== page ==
The next big reality hit, The Real World, was also directly designed to work for cheap by forgoing those horrible expensive creative workers. Designed to glom onto the success of teen dramas like Melrose Place and Beverly Hills: 90210, as Meredith Blake wrote on the show’s twentieth anniversary,
MTV wanted to develop its own scripted soap opera but quickly discovered that paying writers, actors, costume designers, and make-up artists costs lots and lots of money. A much cheaper option, it turned out, was casting a bunch of “regular people” to live in an apartment and taping their day-to-day lives.
Of course, as everyone knows, there is basically nothing unscripted about “unscripted” television, where specific reactions, dramas and romances are coaxed out of “contestants” by producers and writers, and where hours upon hours of raw footage are painstakingly edited into tight narrative units by creative minds. But TV production companies have used reality TV’s status as psuedo-documentary as a legal loophole to avoid employing union workers or paying union rates.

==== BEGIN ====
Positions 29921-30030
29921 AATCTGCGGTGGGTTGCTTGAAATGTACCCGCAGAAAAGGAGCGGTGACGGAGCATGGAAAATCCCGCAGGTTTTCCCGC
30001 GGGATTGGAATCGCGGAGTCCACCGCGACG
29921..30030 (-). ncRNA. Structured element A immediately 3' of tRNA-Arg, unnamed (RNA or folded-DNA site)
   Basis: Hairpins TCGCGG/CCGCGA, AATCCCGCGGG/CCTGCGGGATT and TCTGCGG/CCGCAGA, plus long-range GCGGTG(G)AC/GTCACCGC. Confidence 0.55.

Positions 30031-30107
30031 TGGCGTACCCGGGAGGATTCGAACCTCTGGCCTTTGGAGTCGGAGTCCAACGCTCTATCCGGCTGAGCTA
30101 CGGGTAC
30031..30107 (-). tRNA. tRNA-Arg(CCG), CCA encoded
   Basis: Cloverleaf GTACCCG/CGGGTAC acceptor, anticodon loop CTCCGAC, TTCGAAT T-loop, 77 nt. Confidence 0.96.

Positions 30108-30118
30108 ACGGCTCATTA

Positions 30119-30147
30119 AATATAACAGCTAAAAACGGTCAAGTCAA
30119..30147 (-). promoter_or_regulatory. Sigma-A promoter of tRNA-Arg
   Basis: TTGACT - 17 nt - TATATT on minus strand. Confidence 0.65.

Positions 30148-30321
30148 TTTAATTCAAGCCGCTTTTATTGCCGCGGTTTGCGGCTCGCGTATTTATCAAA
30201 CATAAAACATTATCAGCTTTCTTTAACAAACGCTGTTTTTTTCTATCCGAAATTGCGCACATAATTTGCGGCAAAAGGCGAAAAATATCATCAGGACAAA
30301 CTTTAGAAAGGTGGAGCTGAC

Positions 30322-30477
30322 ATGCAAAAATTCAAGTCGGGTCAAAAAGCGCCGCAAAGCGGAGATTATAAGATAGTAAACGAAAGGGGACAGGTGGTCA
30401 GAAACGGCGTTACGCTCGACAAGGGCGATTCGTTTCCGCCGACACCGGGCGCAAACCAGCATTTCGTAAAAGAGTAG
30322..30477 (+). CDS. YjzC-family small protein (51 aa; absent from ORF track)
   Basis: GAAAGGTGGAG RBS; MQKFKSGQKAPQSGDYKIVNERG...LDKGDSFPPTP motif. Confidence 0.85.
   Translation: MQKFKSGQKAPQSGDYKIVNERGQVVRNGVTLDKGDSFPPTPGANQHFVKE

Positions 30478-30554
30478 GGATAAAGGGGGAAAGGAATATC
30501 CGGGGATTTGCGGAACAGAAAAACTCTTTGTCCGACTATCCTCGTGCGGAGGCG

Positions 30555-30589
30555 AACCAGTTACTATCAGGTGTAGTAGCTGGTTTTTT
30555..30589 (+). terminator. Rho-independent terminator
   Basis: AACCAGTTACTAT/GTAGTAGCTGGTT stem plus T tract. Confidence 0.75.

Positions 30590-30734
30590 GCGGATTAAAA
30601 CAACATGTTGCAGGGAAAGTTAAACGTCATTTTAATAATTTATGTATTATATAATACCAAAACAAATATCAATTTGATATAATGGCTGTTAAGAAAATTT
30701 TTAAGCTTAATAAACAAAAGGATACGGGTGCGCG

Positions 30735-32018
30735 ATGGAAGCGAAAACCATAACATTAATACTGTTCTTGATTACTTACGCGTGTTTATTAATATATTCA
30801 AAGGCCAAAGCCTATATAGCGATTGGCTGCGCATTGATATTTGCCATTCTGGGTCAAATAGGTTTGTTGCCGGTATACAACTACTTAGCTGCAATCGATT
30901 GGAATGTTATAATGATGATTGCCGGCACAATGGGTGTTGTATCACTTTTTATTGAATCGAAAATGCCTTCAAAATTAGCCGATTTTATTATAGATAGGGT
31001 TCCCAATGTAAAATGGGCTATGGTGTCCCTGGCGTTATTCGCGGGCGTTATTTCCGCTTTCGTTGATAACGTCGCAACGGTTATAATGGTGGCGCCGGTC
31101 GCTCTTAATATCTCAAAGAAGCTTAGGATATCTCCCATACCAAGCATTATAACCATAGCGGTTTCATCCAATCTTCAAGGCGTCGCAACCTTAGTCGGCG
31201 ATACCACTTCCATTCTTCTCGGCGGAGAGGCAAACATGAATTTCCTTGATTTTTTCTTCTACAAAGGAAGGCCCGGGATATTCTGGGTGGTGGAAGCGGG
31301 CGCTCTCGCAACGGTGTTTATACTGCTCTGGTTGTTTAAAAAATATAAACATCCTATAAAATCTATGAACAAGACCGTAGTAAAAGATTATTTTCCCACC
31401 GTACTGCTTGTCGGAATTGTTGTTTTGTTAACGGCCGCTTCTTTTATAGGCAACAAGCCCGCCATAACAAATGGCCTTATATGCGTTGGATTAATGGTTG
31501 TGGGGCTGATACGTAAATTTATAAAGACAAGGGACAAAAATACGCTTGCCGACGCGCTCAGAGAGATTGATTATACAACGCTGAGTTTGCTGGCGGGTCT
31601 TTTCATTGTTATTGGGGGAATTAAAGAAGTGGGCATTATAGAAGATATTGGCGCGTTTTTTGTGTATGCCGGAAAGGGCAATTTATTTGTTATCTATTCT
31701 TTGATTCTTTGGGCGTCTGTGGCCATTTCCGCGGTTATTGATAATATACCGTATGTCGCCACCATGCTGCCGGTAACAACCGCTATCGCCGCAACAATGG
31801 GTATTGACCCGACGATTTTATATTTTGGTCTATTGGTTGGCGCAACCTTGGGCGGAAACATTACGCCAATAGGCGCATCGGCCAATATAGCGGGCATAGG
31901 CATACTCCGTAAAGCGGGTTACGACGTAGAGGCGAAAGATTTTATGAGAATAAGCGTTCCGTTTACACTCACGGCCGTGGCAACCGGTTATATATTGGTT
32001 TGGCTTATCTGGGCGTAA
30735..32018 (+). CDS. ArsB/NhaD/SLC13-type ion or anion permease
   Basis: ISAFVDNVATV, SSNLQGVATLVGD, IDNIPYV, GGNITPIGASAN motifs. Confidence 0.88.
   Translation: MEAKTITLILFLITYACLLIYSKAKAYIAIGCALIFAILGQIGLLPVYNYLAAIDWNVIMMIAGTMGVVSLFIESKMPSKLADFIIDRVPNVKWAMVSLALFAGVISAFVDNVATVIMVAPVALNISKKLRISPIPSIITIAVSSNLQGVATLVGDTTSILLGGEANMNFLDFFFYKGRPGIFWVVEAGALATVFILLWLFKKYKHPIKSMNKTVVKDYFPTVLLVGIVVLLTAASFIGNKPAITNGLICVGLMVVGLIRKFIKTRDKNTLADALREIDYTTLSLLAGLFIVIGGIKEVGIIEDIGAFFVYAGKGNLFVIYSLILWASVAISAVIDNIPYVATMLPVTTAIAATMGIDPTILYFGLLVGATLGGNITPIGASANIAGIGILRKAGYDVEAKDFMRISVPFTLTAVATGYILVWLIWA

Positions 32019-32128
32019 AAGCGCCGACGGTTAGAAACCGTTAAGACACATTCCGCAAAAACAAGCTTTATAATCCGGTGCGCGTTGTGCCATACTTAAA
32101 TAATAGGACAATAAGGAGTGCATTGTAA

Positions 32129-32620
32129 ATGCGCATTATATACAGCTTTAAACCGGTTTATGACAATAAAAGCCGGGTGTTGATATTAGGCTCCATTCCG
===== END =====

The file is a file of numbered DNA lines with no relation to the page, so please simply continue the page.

People bemoaning the excessive use of special effects or the stupidity of reality television, then, shouldn’t focus their acrimony at the viewing public, but should rather put their efforts into supporting struggles by cinema and TV workers to stop producers’ abusive practices. For the last two years, visual effects artists have demonstrated outside the Oscars, but film critics rarely cover these protests or the contents of their demands, perhaps considering them outside of their purview. The WGA is now successfully bringing many reality TV shows under writing contracts, in an attempt to improve the legal situation surrounding reality television, one program at a time.
These struggles don’t just affect the lives of the workers; they directly affect what kinds of movies, shows, and images appear on our screens. The political and cultural force of screen images do not emerge whole-cloth from the minds of the directors, writers, and cinematographers who receive credit for them, but are also underwritten by the labor practices that produce them.
It just so happens that two aspects of visual media—CGI and reality TV—that most misrepresent “reality” were both directly influenced by managerial strategies and labor-cost-cutting. And when the owners and managers have more say, through their labor practices, in what gets called “reality,” it’s often reality that suffers.